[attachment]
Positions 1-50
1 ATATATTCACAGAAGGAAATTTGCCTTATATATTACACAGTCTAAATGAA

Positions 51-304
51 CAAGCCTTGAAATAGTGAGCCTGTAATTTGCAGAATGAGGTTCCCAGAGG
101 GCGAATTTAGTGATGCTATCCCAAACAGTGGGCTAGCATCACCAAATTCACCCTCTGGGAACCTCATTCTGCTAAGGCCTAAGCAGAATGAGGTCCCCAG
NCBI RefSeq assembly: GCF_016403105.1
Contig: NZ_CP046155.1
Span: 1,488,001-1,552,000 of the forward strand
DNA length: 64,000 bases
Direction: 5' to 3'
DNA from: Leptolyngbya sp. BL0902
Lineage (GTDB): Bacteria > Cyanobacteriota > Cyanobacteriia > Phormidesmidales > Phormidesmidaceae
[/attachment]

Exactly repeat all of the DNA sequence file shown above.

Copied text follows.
Positions 1-50
1 ATATATTCACAGAAGGAAATTTGCCTTATATATTACACAGTCTAAATGAA

Positions 51-304
51 CAAGCCTTGAAATAGTGAGCCTGTAATTTGCAGAATGAGGTTCCCAGAGG
101 GCGAATTTAGTGATGCTATCCCAAACAGTGGGCTAGCATCACCAAATTCACCCTCTGGGAACCTCATTCTGCTAAGGCCTAAGCAGAATGAGGTCCCCAG
NCBI RefSeq assembly: GCF_016403105.1
Contig: NZ_CP046155.1
Span: 1,488,001-1,552,000 of the forward strand
DNA length: 64,000 bases
Direction: 5' to 3'
DNA from: Leptolyngbya sp. BL0902
Lineage (GTDB): Bacteria > Cyanobacteriota > Cyanobacteriia > Phormidesmidales > Phormidesmidaceae